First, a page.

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Taras Bulba 
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Post Taras Bulba
"Taras Bulba", by Nikolai Gogol



Sat Mar 06, 2010 7:25 pm
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Post Re: Taras Bulba
The Hapgood translation is available at Googlebooks. I have added the link but it is very long and much care must be taken if you wish to past it in you browser. I got there with a Google search for "Tarus Bulba" (please note the spelling). This translation is dated 1915. The MacAndrew translation in the Signet Classics text of "The Diary of a Madman and Other Stories" is probably easier for 21st century readers.

http://books.google.com/books?id=Tw5gAA ... q=&f=false


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Fri Mar 12, 2010 2:10 pm
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Post Re: Taras Bulba
Gogol retells the folk-tale of the Cossack leader Taras Bulba with verve and imagination. But, it is Gogol's gift for description that catches the reader. Scenes come alive and characters are real people in Gogol's hands. His descriptions of battles sound like stage directions for a modern movie battle sequence. There is a lot going on in this novella; I will limit my comments to a few things that stood out for me on my first reading.

"And so it was the end of childhood, of games, of all such things." This is the transition from the introduction to the rest of the story. Nothing that follows could be mistaken for a game.

"No one is wiser than the people." We are not to have a story of kings and those of noble birth. This is about real people who cover themselves in glory by their actions not the accidents of their births.

Here is an example of Gogol's economic use of imagery: "And he sank into the arms of the Cossacks and his bright young blood streamed out like expensive wine carried from the cellar in a decanter by careless servants who slip and break their precious load by the dinning room door. And the master, seeing the wine all over the floor, holds his head in despair, because he has been keeping this wine for a great day, in his old age he would meet a friend of his youth and they'd remember the old days together when men partook of different and stronger joys .... "

My last comment. The online version of this story warns potential readers that it is anti-Semitic, among other unforgivable things. There is no doubt the title character despises Jews and Gogol makes no bones about showing him doing so. But he puts the following into the mouth of the story's most important Jewish character: "And that's because everything is blamed on the Jew, because a Jew is treated like a dog, because people believe a human is not human if he is a Jew." Hardly the way an anti-Semitic writer would have Jews characterize their plight.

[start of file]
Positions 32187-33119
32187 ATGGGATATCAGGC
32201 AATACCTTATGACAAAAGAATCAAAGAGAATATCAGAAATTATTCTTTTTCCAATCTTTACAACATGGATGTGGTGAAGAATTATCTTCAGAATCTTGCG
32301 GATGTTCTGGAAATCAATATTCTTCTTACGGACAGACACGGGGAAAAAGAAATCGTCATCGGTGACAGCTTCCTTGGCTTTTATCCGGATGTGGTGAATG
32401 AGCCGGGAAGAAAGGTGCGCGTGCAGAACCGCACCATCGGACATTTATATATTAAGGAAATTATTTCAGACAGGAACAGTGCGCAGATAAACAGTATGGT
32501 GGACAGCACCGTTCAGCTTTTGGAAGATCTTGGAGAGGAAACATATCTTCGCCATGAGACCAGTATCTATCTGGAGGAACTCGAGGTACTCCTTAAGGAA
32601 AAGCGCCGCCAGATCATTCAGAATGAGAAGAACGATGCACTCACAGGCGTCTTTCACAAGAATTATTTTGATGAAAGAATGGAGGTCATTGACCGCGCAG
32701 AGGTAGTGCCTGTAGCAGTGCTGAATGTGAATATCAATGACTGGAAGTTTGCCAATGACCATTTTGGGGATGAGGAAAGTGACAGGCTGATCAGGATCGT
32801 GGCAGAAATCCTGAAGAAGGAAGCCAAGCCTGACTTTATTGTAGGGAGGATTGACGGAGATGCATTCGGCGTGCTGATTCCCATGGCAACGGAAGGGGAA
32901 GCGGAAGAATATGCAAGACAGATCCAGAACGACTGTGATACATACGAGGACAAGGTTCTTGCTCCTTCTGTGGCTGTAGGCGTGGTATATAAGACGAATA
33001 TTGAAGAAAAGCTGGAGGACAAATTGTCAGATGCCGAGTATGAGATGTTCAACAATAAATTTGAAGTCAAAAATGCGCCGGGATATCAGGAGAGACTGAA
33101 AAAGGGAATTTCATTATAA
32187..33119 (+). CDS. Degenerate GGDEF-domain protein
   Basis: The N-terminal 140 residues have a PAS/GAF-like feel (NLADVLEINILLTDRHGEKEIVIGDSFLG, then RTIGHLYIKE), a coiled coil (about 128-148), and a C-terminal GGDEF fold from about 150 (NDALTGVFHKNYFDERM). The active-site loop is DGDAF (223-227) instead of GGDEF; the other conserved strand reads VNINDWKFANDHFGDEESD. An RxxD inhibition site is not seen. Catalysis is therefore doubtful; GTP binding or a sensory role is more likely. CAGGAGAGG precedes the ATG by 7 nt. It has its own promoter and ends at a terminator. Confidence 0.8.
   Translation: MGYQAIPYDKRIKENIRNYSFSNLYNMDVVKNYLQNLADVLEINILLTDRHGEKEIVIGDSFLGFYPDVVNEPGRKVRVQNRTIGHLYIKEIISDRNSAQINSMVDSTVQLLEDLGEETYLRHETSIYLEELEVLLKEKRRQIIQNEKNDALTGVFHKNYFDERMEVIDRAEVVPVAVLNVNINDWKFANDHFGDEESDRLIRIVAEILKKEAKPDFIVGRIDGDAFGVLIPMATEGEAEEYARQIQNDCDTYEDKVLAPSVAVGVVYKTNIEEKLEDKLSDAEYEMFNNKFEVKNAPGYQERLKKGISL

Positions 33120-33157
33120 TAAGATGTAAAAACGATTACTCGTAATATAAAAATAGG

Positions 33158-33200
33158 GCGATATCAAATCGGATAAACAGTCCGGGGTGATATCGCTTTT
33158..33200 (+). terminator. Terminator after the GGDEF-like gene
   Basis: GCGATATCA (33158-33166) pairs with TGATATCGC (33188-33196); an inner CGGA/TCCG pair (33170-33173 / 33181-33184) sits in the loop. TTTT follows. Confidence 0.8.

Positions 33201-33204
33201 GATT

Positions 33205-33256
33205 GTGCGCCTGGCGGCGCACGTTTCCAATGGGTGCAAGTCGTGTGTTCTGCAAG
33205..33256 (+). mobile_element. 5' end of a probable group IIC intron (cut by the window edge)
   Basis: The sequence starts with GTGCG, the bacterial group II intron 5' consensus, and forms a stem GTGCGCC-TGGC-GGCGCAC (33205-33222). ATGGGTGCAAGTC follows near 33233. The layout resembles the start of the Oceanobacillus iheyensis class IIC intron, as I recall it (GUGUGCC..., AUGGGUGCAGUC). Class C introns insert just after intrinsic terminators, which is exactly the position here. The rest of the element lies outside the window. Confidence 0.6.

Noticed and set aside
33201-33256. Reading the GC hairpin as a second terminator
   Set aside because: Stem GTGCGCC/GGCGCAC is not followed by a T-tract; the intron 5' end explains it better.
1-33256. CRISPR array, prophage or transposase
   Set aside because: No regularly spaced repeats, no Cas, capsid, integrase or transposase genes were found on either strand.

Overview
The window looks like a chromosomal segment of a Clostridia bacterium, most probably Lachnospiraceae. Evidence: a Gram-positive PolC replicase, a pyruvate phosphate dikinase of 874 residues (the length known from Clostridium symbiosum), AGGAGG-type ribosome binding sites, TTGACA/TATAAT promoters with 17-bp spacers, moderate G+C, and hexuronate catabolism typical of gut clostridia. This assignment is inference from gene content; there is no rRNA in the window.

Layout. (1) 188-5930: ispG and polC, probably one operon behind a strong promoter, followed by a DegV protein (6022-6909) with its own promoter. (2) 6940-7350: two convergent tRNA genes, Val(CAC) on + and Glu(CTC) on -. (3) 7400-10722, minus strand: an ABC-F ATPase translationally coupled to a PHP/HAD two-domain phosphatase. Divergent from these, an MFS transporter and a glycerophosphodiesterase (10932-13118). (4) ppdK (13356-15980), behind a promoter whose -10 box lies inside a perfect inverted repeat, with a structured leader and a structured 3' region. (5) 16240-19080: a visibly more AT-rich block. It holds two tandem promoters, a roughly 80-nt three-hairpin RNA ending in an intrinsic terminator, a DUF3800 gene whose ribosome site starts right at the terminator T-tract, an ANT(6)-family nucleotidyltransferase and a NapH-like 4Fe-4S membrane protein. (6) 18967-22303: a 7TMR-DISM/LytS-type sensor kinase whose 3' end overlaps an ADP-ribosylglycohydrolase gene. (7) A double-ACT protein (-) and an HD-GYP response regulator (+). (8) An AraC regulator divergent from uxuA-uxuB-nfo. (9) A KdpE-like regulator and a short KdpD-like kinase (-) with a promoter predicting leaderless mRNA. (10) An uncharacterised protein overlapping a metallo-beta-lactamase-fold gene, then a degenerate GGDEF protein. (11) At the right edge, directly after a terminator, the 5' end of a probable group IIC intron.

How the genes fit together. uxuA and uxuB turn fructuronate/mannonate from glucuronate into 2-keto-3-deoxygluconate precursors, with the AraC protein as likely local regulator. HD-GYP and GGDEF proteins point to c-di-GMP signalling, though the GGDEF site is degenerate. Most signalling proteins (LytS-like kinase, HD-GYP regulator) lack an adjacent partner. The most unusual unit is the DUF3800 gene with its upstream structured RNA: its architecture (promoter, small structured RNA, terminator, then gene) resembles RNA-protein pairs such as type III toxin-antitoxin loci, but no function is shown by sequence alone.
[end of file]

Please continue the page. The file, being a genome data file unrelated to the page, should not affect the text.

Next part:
Others will tell of this story's glorification of martial behavior and the old masculine virtues of loyalty, courage, and honor. I leave that to them.


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Sun Mar 14, 2010 10:36 pm
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Post Re: Taras Bulba
I did not like this story as much as Gogol's other stories. I do not like that the main character is so attracted to starting wars. I read in the afterward, however, that this was kind of a story of cultural celebration kind of like the Illiad. I suppose you could compare it to the King Arthur stories in a way. I can understand that, but I did not enjoy reading it as much as Gogol's other stories.

Overall, I thought that Gogol's stories are thoroughly enjoyable. I appreciate the fact that he gives those in the society that are invisible visibility. Gary G48 brought up the fact that some people argue that the story of Taras Bulba is anti-semitic. I can see why people would see that. I also do not necessarily think that Gogol was anti-semitic even if his major character was. I think there are assumptions about Jewish people written in that were Gogol's assumptions. I do not think that they were mean-spirited, however. I think they were just assumptions of the culture that Gogol was in and he sincerely thought that they were attributes of being Jewish. I really think that Gogol was trying to show Jewish people in a positive light, despite the fact that he did not question the stereotypes, necessarily. In fact, Yakel becomes a major player at the end. And he makes it possible for Bulba to be reconnected to his son in a way.

Reading this book definitely makes me want to seek out more stories by Gogol. He was an interesting, creative writer. :)



Sat Apr 17, 2010 2:29 pm
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